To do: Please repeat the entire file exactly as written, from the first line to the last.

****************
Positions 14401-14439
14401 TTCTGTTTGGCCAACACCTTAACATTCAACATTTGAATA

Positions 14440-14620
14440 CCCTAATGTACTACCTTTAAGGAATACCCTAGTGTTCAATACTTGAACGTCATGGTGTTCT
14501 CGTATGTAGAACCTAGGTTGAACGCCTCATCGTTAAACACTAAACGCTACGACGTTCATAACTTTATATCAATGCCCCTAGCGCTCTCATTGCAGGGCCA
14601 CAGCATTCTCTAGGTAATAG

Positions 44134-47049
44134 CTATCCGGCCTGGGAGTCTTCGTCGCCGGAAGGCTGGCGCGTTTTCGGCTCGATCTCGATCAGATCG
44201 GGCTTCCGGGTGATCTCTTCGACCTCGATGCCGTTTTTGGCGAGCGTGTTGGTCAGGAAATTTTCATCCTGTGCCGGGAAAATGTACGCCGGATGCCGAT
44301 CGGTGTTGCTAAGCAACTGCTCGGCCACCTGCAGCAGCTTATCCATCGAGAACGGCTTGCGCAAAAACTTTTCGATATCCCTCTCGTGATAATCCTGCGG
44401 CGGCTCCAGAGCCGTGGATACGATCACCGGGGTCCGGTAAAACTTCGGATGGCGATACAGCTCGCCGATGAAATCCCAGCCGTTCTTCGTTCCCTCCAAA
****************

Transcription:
Positions 14401-14439
14401 TTCTGTTTGGCCAACACCTTAACATTCAACATTTGAATA

Positions 14440-14620
14440 CCCTAATGTACTACCTTTAAGGAATACCCTAGTGTTCAATACTTGAACGTCATGGTGTTCT
14501 CGTATGTAGAACCTAGGTTGAACGCCTCATCGTTAAACACTAAACGCTACGACGTTCATAACTTTATATCAATGCCCCTAGCGCTCTCATTGCAGGGCCA
14601 CAGCATTCTCTAGGTAATAG

Positions 44134-47049
44134 CTATCCGGCCTGGGAGTCTTCGTCGCCGGAAGGCTGGCGCGTTTTCGGCTCGATCTCGATCAGATCG
44201 GGCTTCCGGGTGATCTCTTCGACCTCGATGCCGTTTTTGGCGAGCGTGTTGGTCAGGAAATTTTCATCCTGTGCCGGGAAAATGTACGCCGGATGCCGAT
44301 CGGTGTTGCTAAGCAACTGCTCGGCCACCTGCAGCAGCTTATCCATCGAGAACGGCTTGCGCAAAAACTTTTCGATATCCCTCTCGTGATAATCCTGCGG
44401 CGGCTCCAGAGCCGTGGATACGATCACCGGGGTCCGGTAAAACTTCGGATGGCGATACAGCTCGCCGATGAAATCCCAGCCGTTCTTCGTTCCCTCCAAA